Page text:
I think one of the problems with adoption of decentralised projects in the general case is that there are so many competing platforms it’s hard to know which ones are worth making the effort to support.
Each time a new option appears, there is a burden of evaluating its merit upon anyone who is interested in using decentralised platforms. Usually the best way to find out what a particular platform is like is to actually use it, which is a time sink and can feel risky. In particular, for an outsider, it is difficult to evaluate (a) whether the software is secure and will keep their data and their hardware secure and (b) whether the software will enable the exploitation of their hardware and internet connection for immoral or illegal purposes.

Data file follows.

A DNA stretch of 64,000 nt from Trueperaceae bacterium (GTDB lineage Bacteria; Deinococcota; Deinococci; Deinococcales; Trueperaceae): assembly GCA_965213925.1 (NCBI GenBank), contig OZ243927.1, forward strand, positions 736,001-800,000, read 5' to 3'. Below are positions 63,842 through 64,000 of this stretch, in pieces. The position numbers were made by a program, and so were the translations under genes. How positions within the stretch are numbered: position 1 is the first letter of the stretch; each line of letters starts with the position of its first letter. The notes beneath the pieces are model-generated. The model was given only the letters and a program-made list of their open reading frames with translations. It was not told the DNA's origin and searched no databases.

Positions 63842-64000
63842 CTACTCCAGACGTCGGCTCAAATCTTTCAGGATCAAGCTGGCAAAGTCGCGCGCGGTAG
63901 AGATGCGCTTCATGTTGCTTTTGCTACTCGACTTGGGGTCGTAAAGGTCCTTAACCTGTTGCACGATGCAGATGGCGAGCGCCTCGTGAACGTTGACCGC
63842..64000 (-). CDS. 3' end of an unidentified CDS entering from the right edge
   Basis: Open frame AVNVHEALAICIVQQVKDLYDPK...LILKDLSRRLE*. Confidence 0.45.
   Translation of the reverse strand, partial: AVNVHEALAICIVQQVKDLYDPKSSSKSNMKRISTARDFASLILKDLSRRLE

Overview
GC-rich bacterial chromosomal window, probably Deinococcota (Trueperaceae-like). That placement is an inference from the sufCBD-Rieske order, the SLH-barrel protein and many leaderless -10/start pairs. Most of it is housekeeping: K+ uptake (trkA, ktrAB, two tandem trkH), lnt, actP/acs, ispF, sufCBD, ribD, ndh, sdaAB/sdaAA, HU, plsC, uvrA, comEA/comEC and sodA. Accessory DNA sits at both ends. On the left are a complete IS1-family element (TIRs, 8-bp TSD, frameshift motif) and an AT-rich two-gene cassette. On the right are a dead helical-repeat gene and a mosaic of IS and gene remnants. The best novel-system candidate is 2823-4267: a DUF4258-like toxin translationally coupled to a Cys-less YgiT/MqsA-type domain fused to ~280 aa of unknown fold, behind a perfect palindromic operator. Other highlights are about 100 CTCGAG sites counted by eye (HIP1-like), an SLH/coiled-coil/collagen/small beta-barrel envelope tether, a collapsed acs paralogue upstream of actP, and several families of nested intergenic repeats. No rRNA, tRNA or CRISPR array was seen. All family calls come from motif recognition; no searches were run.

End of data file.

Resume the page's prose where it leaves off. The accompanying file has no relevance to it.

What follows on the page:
PeerTube has had quite a few relatively high-profile endorsements, as indicated in your thread on the topic, which serves to encourage anyone who might be interested in hosting an instance. However, for me as an individual user, I see very little benefit in using PeerTube over YouTube if I am just going to have to use a node run by a third party. There is a trust relationship there, and frankly I trust Google more than any of the people running PeerTube instances. So, I am instantly in the boat of wanting to run my own instance, and therefore facing the barriers to entry that that creates.
Personally I think the best solutions will be those that foster a general purpose decentralised platform, analogous to The Web, upon which any number of different applications can be layered and tried out as easily as browsing to a new website.